All Courses

  • CS374 – Introduction to Human-Computer Interaction


    • Instructor: Juho Kim
    • Format: 3:1:3 (lecture: practice: credits)
    • Objective:

    Designing useful and usable user interfaces is much more than designing fancy and beautiful things. This course introduces fundamental principles, techniques, and methods for designing, prototyping, and evaluating user interfaces. Through this course, you’ll master skills to design useful and usable interfaces that are carefully catered to users’ needs. This is a highly interactive class: you’ll be expected to actively participate in activities, projects, assignments, design critiques, and discussions. There will be no lectures or exams. Major course activities include:- Design Project: Following a user-centered design process, you’ll build an interactive prototype through a semester-long team project.- Studios: Each week, you’ll share your team’s design progress in a studio session and exchange peer feedback.- In-class Activities: Each class will feature activities that will help you experience and practice the core concepts introduced in the course. You’ll also get a chance to design your own activity that best captures the topic of a class.- Programming Assignments: In a series of web programming assignments, you’ll learn to add interactivity to a web interface.

  • CS380 – Introduction to Computer Graphics


    • Instructor: Jinah Park, Minhyuk Kim, Sung-Eui Yoon
    • Format: 3:3:4 (lecture: practice: credits)
    • Objective:

    The goal of this course is for students to acquire theory and hands-on experience in computer graphics. Topics covered are: basic functions and principles of input and output devices used in computer graphics, architectures and features of graphics systems, basic geometric models and their generation algorithms, theories and practice behind 2D and 3D conversion. Basic ideas of hidden line and surface removal and color models are introduced.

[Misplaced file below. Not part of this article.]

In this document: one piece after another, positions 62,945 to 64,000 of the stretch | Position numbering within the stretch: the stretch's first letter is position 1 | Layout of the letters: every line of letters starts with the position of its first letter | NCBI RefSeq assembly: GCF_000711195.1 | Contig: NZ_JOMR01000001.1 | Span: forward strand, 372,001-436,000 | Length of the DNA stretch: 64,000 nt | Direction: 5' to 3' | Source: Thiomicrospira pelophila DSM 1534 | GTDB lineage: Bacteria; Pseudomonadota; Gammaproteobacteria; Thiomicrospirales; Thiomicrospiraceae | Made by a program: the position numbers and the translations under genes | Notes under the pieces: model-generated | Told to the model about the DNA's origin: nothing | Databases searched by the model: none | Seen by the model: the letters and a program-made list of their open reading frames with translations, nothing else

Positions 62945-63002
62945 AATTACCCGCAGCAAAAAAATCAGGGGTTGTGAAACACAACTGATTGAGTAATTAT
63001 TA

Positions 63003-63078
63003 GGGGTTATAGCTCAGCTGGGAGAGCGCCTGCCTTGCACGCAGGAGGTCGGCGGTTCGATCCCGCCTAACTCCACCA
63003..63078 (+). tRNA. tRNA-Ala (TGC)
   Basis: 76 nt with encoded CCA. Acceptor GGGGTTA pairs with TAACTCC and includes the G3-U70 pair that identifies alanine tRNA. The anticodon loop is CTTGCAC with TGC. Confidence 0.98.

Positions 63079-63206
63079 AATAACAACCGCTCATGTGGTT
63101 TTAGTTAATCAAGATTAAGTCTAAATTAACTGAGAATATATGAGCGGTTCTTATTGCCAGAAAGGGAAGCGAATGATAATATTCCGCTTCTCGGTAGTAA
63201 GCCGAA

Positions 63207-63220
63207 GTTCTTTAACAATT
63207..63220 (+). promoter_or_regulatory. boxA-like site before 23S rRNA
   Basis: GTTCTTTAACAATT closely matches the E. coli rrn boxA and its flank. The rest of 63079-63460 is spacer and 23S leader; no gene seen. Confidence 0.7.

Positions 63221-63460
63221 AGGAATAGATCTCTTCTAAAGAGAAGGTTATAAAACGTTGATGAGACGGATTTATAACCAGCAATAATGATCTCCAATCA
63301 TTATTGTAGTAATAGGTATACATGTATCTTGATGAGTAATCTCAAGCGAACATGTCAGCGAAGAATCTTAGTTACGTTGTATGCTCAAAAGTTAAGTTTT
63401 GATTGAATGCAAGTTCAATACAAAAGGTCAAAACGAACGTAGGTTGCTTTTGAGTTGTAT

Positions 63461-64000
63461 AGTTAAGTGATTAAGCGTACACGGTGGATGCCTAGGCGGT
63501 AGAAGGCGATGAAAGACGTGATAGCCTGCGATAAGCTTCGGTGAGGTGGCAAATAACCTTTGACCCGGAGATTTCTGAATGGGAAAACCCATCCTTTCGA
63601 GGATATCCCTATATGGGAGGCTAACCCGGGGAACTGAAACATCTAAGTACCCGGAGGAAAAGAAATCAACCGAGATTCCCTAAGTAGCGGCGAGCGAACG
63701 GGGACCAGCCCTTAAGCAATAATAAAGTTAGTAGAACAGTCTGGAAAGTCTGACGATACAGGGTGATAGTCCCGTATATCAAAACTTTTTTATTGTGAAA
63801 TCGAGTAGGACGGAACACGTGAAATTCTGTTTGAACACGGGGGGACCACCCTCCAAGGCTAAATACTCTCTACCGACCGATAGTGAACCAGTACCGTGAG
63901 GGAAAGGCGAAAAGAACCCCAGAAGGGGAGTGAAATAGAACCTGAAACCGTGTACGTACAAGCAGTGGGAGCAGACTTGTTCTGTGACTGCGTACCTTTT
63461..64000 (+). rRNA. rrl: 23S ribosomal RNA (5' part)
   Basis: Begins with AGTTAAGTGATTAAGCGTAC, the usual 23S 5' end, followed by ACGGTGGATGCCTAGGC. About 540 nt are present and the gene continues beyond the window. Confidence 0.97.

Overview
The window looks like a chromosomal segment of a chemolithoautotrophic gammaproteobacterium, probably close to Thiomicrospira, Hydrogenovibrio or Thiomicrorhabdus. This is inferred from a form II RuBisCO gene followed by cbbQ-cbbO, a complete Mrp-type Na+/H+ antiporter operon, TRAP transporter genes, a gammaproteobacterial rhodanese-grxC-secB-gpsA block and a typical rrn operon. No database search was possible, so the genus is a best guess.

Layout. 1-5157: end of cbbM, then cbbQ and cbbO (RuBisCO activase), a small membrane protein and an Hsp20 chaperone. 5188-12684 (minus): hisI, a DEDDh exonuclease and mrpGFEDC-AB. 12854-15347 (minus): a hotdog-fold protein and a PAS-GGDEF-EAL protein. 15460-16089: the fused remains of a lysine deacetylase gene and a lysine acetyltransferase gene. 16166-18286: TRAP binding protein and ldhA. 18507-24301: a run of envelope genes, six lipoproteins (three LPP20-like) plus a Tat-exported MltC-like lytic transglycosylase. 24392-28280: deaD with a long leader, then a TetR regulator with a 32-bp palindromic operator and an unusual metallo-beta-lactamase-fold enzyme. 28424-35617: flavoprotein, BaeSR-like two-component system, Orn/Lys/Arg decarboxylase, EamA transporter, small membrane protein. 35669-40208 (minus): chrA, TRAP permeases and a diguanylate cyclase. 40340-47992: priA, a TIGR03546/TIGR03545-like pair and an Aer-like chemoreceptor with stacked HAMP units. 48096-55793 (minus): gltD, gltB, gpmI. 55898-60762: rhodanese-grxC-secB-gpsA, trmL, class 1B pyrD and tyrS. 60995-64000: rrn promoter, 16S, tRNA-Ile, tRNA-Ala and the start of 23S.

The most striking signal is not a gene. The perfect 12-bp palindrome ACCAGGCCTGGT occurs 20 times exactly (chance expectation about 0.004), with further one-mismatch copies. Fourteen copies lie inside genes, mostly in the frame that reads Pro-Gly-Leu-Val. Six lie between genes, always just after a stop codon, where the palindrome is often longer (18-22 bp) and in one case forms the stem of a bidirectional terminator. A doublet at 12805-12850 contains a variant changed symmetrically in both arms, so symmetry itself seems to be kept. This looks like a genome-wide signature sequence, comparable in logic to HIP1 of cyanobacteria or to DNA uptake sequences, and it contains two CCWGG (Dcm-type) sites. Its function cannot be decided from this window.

• CS472 – Human-Computer Interaction


    • Instructor: Geehyuk Lee
    • Format: 3:1:3 (lecture: practice: credits)
    • Objective:

    As an HCI course for Computer Science students, this course pursues the following three goals: 1) introduction to the basic concepts, theories, and methods for HCI studies, 2) introduction to the wide range of user interfaces, such as touch interfaces, auditory interfaces, and haptic interfaces, and 3) providing an experience of realizing novel user interface ideas. Major chapters from the main textbook and several selected chapters from other supplementary textbooks will serve the first two goals. For the third goal, students will propose and conduct a term project, which will be supported by lab sessions on basic electronics and prototyping techniques.

  • CS482 – Interactive Computer Graphics


    • Instructor: Jinah Park, Minhyuk Kim, Sung-Eui Yoon
    • Format: 3:2:3 (lecture: practice: credits)
    • Objective:

    With advances in computing environment, we can get high quality rendering of 3D virtual world in realtime. This course is designed for understanding practical algorithms for realizing 3D computer graphics and visualization essential for not only computer animation but also in various interactive applications including computer games, simulation, and virtual reality. This is a projects-oriented class that will introduce the concepts of interactive computer graphics. Students are expected to work on a team to develop their own project.

  • CS492 (2017 Spring) – Special Topics in CS: Intelligent User Interfaces – AI Meets HCI


    • Instructor: Alice Oh
    • Format: 3:1:3 (lecture: practice: credits)
    • Objective:

    The topic of intelligent user interfaces (IUI) is at the
    intersection of artificial intelligence (AI) and human-computer
    interaction (HCI). The main goal of the class is for students to
    design and implement an IUI system. Each class will consist of a short
    lecture and/or student presentations. We will cover some of the major